You Can Prevent Cryptosporidiosis
How Can I Protect Myself from Crypto? continued...
A. Boiling water: Boiling is
the best extra measure to ensure that your water is free of crypto and other
germs. Heating water at a rolling boil for 1 minute kills crypto, according to
CDC (Centers for Disease Control and Prevention) and EPA (Environmental
Protection Agency) scientists. After the boiled water cools, put it in a clean
bottle or pitcher with a lid and store it in the refrigerator. Use the water
for drinking, cooking, or making ice. Water bottles and ice trays should be
cleaned with soap and water before use. Do not touch the inside of them after
cleaning. If you can, clean water bottles and ice trays yourself.
B. Filtering tap water: Not all
available home water filters remove crypto. All filters that have the words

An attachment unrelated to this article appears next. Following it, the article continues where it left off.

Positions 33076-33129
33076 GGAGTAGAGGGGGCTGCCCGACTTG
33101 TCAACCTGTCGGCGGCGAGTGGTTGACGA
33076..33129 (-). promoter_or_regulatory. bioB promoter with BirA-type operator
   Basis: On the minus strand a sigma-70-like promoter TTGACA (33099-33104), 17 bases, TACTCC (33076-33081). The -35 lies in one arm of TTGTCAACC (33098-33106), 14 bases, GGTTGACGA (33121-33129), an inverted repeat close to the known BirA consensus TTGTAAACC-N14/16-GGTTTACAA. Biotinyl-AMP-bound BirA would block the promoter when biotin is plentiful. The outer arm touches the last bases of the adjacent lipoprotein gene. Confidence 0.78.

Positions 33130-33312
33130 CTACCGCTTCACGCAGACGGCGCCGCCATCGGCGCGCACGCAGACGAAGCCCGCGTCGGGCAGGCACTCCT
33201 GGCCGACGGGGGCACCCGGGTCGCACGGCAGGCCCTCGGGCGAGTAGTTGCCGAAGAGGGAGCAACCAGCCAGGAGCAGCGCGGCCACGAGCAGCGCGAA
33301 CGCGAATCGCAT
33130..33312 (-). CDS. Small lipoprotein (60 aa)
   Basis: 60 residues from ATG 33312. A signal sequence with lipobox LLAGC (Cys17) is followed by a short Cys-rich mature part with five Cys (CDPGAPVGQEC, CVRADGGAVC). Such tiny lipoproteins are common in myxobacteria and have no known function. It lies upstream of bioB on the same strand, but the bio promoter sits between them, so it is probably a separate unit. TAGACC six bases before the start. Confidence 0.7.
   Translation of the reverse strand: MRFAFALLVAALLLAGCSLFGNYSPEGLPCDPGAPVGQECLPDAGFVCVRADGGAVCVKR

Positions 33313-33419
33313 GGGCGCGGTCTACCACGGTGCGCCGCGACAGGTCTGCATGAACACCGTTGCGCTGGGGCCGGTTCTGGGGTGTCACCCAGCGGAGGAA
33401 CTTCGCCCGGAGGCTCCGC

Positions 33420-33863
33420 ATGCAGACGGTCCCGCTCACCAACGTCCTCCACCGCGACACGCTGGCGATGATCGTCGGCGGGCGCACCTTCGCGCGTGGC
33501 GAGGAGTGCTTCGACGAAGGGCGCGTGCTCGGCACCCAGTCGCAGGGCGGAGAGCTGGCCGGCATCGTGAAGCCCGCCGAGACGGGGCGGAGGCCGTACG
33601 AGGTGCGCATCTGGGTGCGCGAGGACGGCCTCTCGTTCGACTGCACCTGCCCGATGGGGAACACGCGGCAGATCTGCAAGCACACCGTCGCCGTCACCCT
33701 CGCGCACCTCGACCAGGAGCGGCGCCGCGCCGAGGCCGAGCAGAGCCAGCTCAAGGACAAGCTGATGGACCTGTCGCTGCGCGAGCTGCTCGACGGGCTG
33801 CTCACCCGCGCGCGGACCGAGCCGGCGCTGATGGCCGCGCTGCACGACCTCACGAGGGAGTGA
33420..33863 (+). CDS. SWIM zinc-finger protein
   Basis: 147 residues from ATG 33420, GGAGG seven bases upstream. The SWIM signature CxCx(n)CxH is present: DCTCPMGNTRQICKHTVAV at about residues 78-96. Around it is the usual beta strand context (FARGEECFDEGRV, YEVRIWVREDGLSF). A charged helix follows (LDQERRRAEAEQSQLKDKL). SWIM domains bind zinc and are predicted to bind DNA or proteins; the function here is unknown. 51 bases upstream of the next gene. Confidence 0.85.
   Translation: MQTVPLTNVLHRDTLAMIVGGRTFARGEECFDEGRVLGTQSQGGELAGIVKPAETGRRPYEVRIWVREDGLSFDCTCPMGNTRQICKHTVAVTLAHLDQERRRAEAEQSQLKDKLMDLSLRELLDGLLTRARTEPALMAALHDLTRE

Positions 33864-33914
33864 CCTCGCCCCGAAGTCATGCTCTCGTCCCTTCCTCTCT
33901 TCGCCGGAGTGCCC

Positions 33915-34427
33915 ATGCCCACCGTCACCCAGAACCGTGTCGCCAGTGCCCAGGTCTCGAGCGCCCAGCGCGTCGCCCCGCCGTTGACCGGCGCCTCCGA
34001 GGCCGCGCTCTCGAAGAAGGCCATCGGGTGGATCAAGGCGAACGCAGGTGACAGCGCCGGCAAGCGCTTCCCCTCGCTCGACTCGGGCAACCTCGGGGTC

"reverse osmosis" on the label protect against crypto. Some other types
also work, but not all filters that are supposed to remove objects 1 micron or
larger from water are the same. Look for the words "absolute 1 micron."
Some "1 micron" and most "nominal 1 micron" filters will not
work against crypto. Also look for the words "Standard 53" and the
words "cyst reduction" or "cyst removal" for an NSF-tested
filter that works against crypto.
To find out if a particular filter removes
crypto, contact NSF International (3475 Plymouth Road, P.O. Box 130140, Ann
Arbor, MI 48113-0140; telephone 1-800-673-8010; fax 313- 769-0109), an
independent testing group. Ask NSF for a list of "Standard 53 Cyst
Filters." Check the model number on the filter you intend to buy to make
sure it is exactly the same as the number on the NSF list. Look for the
NSF trademark on filters, but be aware that NSF tests filters for many
different things. Because NSF testing is expensive, many filters that may work
against crypto have not been tested. Reverse osmosis filters work against
crypto whether they have been tested by NSF or not. Many other filters not
tested by NSF also work if they have an absolute pore size of 1 micron or